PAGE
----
(iii) Spatial intelligence: It refers to the abilities involved  in  forming,  using and transforming mental images. The person high on this intelligence can easily represent the spatial world in the mind. Pilots, sailors, sculptors, painters, architects, interior decorators, and surgeons are likely to have highly developed spatial intelligence.
(iv) Musical intelligence: It is the capacity to produce, create and manipulate musical patterns. Persons high on this intelligence are very sensitive to sounds and vibrations, and in creating new patterns of sounds.
(v) Bodily-Kinaesthetic intelligence: This consists of the use of the whole body or portions of it for display or construction of products and problem solving. Athletes, dancers, actors, sportspersons, gymnasts, and surgeons are likely to have such kind of intelligence.

(vi) Interpersonal intelligence: This is the skill of understanding the motives, feelings and behaviours of other people so as to bond into a comfortable relationship with others. Psychologists, counsellors, politicians, social workers, and religious leaders are likely to possess high interpersonal intelligence.
(vii) Intrapersonal intelligence: This refers to the knowledge of one’s internal strengths and limitations and using that knowledge to effectively relate to others. Persons high on this ability have finer sensibilities regarding their identity, human existence, and meaning of life. Philosophers and spiritual leaders present examples of this type of intelligence.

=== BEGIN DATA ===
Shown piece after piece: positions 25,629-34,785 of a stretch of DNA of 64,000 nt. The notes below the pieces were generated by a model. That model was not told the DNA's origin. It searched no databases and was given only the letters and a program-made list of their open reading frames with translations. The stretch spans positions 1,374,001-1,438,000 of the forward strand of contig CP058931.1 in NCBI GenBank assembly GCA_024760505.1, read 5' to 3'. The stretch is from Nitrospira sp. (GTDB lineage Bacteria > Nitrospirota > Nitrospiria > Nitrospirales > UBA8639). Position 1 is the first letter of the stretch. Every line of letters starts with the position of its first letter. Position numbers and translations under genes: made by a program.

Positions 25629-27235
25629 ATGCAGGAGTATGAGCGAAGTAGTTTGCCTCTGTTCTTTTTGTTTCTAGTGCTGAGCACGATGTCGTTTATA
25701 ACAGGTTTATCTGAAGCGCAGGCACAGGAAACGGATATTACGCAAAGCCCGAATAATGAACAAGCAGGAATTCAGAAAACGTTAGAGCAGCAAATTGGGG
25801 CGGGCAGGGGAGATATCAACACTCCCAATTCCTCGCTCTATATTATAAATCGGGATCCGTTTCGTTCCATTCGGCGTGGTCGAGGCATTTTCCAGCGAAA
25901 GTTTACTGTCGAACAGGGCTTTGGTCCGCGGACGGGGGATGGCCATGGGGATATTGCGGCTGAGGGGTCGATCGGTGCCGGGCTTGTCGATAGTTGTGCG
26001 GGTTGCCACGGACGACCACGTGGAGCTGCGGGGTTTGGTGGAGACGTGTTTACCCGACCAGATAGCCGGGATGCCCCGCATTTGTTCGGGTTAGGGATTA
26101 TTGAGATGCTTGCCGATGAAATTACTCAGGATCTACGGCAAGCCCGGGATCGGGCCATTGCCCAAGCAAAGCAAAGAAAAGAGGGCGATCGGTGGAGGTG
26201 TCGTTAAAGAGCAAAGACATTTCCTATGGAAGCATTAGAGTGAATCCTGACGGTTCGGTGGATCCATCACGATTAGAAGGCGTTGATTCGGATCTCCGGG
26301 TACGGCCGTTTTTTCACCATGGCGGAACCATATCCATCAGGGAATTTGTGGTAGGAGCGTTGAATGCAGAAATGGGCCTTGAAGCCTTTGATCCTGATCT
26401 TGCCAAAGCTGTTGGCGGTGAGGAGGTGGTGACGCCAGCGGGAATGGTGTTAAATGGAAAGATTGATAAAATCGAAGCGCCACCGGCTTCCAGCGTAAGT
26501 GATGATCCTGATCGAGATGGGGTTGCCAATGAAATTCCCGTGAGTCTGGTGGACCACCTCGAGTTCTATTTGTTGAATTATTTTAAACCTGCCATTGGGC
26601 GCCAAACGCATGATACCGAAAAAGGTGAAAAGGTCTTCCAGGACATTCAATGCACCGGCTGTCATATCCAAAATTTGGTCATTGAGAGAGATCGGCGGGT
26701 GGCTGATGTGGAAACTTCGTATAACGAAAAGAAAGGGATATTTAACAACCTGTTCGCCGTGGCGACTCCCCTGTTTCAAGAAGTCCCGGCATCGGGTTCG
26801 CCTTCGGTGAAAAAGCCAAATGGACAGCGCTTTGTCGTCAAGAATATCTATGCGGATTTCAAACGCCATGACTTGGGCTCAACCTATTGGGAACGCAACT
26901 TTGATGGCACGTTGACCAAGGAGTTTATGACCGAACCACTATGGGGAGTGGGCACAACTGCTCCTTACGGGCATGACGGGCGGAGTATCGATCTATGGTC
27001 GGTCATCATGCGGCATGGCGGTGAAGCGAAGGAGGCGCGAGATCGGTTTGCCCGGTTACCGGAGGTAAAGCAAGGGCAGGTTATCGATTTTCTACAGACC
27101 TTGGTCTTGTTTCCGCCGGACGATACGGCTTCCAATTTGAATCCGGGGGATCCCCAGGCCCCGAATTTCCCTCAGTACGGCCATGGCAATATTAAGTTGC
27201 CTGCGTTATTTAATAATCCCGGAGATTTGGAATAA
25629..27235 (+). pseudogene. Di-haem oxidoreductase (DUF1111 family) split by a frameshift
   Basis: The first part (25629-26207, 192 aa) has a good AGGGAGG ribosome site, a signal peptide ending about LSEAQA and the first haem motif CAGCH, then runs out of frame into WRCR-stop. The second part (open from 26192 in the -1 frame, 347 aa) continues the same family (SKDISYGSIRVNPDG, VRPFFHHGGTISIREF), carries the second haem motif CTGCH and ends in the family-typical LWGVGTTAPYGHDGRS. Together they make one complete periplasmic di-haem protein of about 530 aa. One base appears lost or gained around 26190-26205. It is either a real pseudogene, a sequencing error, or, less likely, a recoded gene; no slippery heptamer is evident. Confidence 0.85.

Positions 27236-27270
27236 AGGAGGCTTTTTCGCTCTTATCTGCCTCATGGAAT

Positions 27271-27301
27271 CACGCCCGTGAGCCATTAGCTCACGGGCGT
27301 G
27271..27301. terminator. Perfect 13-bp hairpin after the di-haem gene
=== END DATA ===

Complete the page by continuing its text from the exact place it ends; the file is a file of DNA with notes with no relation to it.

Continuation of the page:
(viii) Naturalistic intelligence: This involves complete awareness of our relationship with the natural world. It is useful in recognising the beauty of different species of flora and fauna, and making subtle discriminations in the natural world. Hunters, farmers, tourists, botanists, zoologists, and bird watchers possess more of naturalistic intelligence.

4. How does the triarchic theory help us to understand intelligence?


Triarchic theory of intelligence was proposed by Robert Sternberg in 1985. He views intelligence as “the ability to adapt, to shape and select environment to accomplish one’s goals and those of one’s society and culture”. According to this theory, there are three basic types of intelligence: Componential, Experiential, and Contextual.